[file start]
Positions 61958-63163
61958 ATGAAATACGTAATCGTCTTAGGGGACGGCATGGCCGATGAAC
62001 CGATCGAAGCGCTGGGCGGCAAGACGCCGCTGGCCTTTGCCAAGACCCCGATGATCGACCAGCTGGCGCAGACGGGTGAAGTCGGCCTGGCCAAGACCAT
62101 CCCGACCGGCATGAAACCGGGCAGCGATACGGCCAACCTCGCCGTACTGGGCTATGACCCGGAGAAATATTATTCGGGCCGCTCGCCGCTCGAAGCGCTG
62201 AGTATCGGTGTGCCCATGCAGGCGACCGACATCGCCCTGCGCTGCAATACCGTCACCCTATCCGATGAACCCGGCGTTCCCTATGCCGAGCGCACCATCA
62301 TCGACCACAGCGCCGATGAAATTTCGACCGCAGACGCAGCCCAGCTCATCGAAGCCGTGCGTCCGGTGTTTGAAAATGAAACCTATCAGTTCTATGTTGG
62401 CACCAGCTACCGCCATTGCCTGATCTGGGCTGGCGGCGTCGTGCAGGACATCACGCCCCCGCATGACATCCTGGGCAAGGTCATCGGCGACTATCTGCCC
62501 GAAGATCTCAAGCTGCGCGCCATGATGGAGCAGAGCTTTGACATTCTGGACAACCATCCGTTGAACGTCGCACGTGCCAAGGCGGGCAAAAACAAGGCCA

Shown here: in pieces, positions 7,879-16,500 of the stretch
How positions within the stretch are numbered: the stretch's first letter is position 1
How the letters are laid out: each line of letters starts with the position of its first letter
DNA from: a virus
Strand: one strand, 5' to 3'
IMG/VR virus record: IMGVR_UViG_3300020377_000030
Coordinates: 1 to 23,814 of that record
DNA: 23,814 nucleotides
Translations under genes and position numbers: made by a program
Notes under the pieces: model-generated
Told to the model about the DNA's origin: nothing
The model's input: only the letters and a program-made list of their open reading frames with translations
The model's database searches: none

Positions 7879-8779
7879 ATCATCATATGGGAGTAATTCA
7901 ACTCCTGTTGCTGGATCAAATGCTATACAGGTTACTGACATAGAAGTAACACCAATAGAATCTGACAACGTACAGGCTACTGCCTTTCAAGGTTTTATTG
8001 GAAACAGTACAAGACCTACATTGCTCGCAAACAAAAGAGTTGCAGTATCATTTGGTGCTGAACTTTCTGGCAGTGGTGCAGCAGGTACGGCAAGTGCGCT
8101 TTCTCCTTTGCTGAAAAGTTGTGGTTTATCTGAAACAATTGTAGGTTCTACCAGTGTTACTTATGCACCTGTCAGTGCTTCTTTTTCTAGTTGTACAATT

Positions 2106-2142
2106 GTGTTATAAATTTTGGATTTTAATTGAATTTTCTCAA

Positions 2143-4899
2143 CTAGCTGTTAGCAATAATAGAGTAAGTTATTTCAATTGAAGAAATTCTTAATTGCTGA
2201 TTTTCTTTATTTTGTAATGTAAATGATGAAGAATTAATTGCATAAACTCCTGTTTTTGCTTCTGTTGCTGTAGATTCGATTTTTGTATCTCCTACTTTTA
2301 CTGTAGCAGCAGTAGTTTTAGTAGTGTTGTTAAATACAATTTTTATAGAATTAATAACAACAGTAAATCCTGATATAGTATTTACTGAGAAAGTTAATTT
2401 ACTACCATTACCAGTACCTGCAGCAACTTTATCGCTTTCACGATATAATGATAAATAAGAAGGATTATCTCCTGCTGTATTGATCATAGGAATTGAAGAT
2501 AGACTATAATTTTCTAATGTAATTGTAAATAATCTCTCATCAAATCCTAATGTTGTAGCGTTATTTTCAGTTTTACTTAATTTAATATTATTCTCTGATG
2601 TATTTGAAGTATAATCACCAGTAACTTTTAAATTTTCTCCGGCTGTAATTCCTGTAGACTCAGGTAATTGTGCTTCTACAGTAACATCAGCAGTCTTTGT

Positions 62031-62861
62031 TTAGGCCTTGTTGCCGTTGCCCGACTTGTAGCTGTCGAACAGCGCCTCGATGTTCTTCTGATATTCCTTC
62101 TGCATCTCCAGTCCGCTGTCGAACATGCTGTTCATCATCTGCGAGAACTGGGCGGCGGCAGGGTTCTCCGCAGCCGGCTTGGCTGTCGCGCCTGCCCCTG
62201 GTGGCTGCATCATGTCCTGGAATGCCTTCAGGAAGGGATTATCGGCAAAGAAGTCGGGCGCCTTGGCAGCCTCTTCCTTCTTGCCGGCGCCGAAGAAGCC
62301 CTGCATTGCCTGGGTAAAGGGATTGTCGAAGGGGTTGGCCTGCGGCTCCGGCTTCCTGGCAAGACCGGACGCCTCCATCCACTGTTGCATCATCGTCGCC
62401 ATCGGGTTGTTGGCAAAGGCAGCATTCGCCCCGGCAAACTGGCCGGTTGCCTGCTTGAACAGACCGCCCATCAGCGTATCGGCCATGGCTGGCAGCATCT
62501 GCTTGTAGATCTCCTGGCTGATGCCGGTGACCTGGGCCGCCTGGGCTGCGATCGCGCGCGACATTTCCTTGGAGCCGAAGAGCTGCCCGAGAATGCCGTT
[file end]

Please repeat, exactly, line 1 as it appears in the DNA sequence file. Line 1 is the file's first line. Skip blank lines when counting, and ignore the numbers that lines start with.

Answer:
Positions 61958-63163